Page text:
Two sets of P0 parents would be used. In the first cross, pollen would be transferred from a true-breeding tall plant to the stigma of a true-breeding dwarf plant. In the second cross, pollen would be transferred from a true-breeding dwarf plant to the stigma of a true-breeding tall plant. For each cross, F1 and F2 offspring would be analyzed to determine if offspring traits were affected according to which parent donated each trait.



    12.2: Characteristics and Traits

    The genetic makeup of peas consists of two similar or homologous copies of each chromosome, one from each parent. Each pair of homologous chromosomes has the same linear order of genes;  hence peas are diploid organisms. The same is true for many other plants and for virtually all animals. Diploid organisms utilize meiosis to produce haploid gametes, which contain one copy of each homologous chromosome that unite at fertilization to create a diploid zygote.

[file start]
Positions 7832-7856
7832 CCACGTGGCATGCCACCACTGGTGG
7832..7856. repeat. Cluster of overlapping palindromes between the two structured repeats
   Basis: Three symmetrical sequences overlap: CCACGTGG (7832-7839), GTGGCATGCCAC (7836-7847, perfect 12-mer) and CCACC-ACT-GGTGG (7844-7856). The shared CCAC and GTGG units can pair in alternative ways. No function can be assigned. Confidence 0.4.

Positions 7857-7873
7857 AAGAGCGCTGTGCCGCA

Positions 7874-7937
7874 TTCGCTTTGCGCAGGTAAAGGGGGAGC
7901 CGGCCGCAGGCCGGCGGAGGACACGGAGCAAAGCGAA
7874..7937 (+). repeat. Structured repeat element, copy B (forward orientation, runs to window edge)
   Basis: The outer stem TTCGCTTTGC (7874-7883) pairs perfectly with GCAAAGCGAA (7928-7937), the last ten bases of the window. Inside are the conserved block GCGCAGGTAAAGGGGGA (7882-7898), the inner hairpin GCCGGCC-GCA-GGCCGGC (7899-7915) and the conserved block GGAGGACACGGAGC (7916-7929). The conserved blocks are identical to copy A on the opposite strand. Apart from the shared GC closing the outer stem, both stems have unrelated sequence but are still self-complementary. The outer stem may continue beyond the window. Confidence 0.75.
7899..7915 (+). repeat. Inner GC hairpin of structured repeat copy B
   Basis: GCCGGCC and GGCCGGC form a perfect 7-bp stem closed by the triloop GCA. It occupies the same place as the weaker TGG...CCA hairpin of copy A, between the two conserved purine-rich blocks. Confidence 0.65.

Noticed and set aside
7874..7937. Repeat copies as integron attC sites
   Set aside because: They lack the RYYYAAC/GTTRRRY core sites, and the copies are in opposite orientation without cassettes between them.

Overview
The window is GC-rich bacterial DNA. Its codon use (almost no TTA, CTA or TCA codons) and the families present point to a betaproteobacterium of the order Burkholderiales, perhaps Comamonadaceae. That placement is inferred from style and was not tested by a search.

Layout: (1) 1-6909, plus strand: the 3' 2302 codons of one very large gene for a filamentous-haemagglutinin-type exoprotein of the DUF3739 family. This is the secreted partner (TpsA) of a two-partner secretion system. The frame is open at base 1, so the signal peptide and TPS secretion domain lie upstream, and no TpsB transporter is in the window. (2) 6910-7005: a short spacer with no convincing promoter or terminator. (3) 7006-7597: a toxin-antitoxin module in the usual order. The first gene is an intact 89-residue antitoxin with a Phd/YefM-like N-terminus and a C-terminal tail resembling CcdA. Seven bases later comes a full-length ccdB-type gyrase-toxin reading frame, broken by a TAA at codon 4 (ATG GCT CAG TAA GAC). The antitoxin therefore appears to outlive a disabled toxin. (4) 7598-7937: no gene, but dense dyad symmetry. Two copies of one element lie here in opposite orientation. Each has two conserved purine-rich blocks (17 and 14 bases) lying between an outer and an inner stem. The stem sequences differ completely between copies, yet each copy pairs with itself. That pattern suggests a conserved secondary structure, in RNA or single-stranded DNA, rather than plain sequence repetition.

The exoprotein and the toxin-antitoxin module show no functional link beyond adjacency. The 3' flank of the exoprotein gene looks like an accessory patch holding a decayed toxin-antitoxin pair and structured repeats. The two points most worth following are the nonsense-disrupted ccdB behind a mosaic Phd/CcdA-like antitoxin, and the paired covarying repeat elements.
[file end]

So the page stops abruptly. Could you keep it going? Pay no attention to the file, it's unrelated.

Review Questions

    The observable traits expressed by an organism are described as its ________.

    1. phenotype
    2. genotype
    3. alleles
    4. zygote


    A recessive trait will be observed in individuals that are ________ for that trait.

    1. heterozygous
    2. homozygous or heterozygous
    3. homozygous
    4. diploid


    If black and white true-breeding mice are mated and the result is all gray offspring, what inheritance pattern would this be indicative of?

    1. dominance
    2. codominance
    3. multiple alleles
    4. incomplete dominance


    The ABO blood groups in humans are expressed as the IA, IB, and i alleles. The IA allele encodes the A blood group antigen, IB encodes B, and i encodes O. Both A and B are dominant to O. If a heterozygous blood type A parent (IAi) and a heterozygous blood type B parent (IBi) mate, one quarter of their offspring will have AB blood type (IAIB) in which both antigens are expressed equally. Therefore, ABO blood groups are an example of:

    1. multiple alleles and incomplete dominance
    2. codominance and incomplete dominance
    3. incomplete dominance only